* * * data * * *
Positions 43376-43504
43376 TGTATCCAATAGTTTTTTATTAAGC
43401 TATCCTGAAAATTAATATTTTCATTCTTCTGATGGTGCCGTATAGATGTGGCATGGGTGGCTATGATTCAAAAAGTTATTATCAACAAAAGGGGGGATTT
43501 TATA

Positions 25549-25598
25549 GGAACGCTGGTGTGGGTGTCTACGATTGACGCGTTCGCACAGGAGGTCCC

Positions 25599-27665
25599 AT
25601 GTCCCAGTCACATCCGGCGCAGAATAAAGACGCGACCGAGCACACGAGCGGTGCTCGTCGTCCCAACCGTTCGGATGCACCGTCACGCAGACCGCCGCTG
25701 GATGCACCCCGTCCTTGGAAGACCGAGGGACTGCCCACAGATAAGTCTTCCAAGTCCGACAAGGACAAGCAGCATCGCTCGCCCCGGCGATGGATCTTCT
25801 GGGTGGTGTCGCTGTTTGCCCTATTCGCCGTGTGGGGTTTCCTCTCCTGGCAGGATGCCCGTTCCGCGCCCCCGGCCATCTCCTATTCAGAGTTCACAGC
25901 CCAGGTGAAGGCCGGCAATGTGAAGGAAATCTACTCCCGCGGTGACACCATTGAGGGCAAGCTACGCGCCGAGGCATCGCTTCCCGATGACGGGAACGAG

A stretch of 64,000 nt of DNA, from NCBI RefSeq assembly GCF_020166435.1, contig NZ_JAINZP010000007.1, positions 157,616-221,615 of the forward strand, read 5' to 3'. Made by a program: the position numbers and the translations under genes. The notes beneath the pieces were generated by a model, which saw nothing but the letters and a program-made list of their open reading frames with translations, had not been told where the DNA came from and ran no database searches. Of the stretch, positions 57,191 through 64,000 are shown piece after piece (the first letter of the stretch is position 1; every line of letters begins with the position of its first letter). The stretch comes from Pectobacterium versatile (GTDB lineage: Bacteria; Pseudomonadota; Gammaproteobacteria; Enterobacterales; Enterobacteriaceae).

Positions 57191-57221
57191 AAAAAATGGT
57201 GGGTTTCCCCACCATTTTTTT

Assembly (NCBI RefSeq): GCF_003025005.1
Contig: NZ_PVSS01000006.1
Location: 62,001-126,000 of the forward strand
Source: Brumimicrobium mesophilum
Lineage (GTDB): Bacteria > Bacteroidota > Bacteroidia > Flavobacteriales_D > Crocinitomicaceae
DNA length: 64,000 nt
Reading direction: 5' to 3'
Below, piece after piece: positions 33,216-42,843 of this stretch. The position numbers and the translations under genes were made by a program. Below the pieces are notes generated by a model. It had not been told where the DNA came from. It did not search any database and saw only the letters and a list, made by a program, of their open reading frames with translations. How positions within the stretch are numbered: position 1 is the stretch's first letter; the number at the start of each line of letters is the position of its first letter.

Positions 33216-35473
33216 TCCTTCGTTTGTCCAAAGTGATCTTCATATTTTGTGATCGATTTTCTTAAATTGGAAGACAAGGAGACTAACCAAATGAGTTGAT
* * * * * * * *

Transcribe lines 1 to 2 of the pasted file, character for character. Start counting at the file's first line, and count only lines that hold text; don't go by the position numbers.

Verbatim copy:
Positions 43376-43504
43376 TGTATCCAATAGTTTTTTATTAAGC